“It’s okay to feel sad about it,” Dr. Kristin Neff, author of Self-Compassion: The Proven Power of Being Kind to Yourself, told Psychology Today. “You don’t have to deal with your life alone.”

Don’t be afraid to ask for help from people you trust, whether it’s a friend or family member or a professional counselor or psychologist. You may even find that you can get some relief from talking out your problems with a trained listener who will listen without judgment and help guide you through the healing process.

The key is not bottling your feelings inside—this only makes them worse by giving them time and space to fester in your head. Keeping everything bottled up also keeps others in the dark about what’s going on with you, which can lead them away from helping out or offering their support if they’re unaware of how much pain they’re causing right now (and how much courage it takes just being honest).

Sometimes we do things to ourselves that cause us harm.

Self-harm is much more common than people think. It can take many forms, from cutting and burning your skin, to punching holes in walls or punching yourself. There are many reasons why people turn to self-harm as a coping mechanism:

  • To relieve stress
  • To deal with depression/anxiety
  • Because it’s fun! (No really.)

If you’re struggling with self-harm, there are ways that you can talk to someone about it. Reach out if:

  • You’ve tried before and failed at stopping your behavior
  • You’re afraid of hurting yourself in the future

Some tips for getting help include contacting a mental health professional or calling a suicide hotline.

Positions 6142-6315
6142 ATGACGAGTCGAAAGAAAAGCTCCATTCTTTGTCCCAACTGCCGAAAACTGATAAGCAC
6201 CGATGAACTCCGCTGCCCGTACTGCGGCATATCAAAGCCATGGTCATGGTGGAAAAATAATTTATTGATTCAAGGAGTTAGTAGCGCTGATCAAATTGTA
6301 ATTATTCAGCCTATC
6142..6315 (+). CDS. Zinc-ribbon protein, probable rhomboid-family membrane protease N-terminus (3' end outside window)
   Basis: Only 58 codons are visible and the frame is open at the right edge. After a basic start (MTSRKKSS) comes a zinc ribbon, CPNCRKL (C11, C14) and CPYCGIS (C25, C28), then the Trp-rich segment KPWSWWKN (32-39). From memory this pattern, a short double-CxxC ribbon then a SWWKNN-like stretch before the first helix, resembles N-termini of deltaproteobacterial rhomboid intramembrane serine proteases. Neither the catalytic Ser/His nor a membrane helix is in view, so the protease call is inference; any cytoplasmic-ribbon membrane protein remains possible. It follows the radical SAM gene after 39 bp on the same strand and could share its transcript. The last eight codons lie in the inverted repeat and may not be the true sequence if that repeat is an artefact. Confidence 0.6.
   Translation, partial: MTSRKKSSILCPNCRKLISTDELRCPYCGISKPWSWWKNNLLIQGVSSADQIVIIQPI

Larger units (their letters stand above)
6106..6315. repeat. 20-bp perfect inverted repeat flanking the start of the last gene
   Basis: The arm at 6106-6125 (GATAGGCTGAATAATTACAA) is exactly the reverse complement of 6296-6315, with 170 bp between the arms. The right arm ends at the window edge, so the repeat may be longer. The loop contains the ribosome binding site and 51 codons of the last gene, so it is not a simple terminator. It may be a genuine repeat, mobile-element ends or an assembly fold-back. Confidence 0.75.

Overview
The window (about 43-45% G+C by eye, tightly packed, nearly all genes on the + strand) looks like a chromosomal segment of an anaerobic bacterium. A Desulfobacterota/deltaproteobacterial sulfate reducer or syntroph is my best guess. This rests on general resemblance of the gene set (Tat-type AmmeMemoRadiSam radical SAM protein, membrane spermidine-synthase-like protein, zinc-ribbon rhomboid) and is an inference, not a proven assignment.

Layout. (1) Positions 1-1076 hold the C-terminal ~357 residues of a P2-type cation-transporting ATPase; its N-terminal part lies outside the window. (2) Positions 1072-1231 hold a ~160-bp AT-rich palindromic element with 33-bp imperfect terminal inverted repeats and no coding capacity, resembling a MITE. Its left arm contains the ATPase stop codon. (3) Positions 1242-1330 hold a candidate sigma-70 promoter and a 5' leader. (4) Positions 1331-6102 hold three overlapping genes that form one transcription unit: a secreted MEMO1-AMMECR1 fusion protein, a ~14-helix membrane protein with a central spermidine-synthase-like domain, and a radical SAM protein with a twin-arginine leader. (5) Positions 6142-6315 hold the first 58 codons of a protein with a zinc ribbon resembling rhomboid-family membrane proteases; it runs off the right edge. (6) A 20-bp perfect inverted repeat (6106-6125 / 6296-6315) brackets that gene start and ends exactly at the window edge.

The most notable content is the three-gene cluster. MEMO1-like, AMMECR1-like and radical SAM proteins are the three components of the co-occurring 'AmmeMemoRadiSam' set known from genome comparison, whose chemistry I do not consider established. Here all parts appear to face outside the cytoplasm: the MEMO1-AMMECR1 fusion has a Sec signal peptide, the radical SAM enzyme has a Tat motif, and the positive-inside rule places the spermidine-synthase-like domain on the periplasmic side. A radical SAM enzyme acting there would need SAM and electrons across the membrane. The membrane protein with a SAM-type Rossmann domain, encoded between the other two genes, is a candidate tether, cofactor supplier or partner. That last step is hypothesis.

No matter what, you’re never alone! There’s always someone who cares about you. Even if they’re not close by, they care about you and would want to talk or help you.

It’s a lot easier to hide your feelings when you believe that no one will care about them. The reality is that there are so many people who want to help, but don’t know how. If you’re struggling with depression, anxiety or any other mental illness, the best thing you can do for yourself is reach out and ask for help.

Even if it feels like everyone else knows what they want in life and where they belong, it doesn’t mean that’s how things will turn out for everyone else—you included! Take some time today to look back on what has brought you here and think about what steps may be necessary before making any big decisions moving forward. The most important thing is not knowing if something will work out or not; rather it’s knowing that everything happens for a reason and this was just part of the journey towards finding your purpose.

The secret is: You have friends who care about you even if they haven’t spoken with each other recently—and even if none of them could have possibly known at the time how much their friendship would mean until later on down life’s road…

Reach out, talk to someone — it will make you feel better!

If you’re feeling like life is getting the best of you, reach out to someone. Talk to a friend or family member. Tell them what’s going on and how they can help. If they don’t know what to say or do, try talking to a counsellor — whether that means seeing someone in person at a clinic or visiting an online therapy website like (a site I’ve worked with). You can also talk to a doctor about finding ways for your mind and body to feel better.

Another option is contacting a therapist; some therapists specialize specifically in helping people who are experiencing depression and anxiety issues just like yours! If none of these options seem right for you, consider other options such as coaching services or religious leaders who might be able to offer guidance during this difficult time in your life:


If you’re feeling like life is getting too much right now, take a look at what the happiest people do. They don’t think less of themselves or their problems, they just try to find ways to handle them and move past them. Reach out and talk to someone — it will make you feel better!